The company is also currently working on its Safe Road Trains for the Environment (SARTRE) project. This initiative is a semi-autonomous “follow the leader” convoy technology and is a half-step between current automobiles and autonomous vehicles. It completed its first public road test in 2012. 

Cameras, radar and laser technology present in current safety systems have been extended to enable a car to keep pace precisely with a lead vehicle driven by a professional driver. The road test involved one truck followed by three cars that were driven autonomously at 56 miles per hour and spaced as close as 13 feet.

This system allows for the driver to exit the train at will and for following vehicles to catch up and fill the gap left. It also reconciles the conflict between efficient long haul transportation and the need for independent movement in the last mile of a journey. Volvo estimates the system could be employed on a typical highway within ten years.

Nissan Motor Co. has also been active in the research and development of autonomous vehicles for both safety and congestion relief. In 2009 it unveiled its Eporo robot car concept based on the schooling behavior of fish.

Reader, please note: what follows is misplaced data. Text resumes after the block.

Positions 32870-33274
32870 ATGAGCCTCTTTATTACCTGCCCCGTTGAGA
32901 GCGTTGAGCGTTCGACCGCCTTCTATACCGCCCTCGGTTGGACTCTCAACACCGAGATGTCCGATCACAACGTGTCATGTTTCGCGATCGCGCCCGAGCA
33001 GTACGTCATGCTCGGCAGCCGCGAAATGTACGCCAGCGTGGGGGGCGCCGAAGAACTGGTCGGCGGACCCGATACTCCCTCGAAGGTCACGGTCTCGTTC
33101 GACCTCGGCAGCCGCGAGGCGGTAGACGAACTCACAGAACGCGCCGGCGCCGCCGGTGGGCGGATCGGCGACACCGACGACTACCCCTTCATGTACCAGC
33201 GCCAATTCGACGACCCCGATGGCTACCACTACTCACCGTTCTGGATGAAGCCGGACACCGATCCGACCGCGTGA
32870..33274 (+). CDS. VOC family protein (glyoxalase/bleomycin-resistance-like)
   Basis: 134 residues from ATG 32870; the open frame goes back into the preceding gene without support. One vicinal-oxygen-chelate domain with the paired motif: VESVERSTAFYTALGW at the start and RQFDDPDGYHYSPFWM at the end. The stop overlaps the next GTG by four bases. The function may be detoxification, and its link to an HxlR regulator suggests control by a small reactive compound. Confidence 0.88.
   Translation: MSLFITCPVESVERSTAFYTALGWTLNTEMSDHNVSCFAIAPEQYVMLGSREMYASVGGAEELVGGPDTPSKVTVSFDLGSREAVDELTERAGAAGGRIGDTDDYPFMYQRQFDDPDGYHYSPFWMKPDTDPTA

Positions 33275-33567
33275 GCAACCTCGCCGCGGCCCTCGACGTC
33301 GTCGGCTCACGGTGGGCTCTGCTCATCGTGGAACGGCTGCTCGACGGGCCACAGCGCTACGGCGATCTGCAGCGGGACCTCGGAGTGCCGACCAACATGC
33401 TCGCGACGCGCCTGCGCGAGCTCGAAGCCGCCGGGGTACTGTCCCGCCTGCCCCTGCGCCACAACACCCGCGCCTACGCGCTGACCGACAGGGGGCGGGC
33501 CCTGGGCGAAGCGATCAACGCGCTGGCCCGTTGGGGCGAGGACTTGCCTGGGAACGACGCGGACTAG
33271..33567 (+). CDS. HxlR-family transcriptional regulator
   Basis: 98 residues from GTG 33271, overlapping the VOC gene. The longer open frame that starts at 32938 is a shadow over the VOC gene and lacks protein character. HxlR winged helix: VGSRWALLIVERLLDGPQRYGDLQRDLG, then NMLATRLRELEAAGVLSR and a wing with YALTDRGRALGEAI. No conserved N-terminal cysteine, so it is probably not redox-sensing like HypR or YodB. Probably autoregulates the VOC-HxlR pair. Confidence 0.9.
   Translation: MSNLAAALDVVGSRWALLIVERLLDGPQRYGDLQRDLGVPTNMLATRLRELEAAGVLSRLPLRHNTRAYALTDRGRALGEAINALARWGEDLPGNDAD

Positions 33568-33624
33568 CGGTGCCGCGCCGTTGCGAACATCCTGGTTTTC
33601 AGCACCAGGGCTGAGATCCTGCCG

Like the flocking model, collision avoidance was based on relative positioning, but in the Nissan model behavior algorithms were defined by concentric zones. The robots were programmed to avoid collisions in the near zone, travel side by side, matching distance to speed, in the next zone, and to catch up to any unit in a far zone. The company has used these concepts in refining its “Safety Shield” technology, a six-stage collision avoidance system.

Making cars behave like fish

Nissan collaborated with the government of Beijing in a 2012 pilot project to reduce traffic congestion by providing drivers with timely information. Twelve thousand cars were equipped with portable navigation devices connected to a central traffic information center via cell phone technology. The onboard devices received real-time conditions and showed drivers the fastest routes to their destinations, thus saving time and fuel.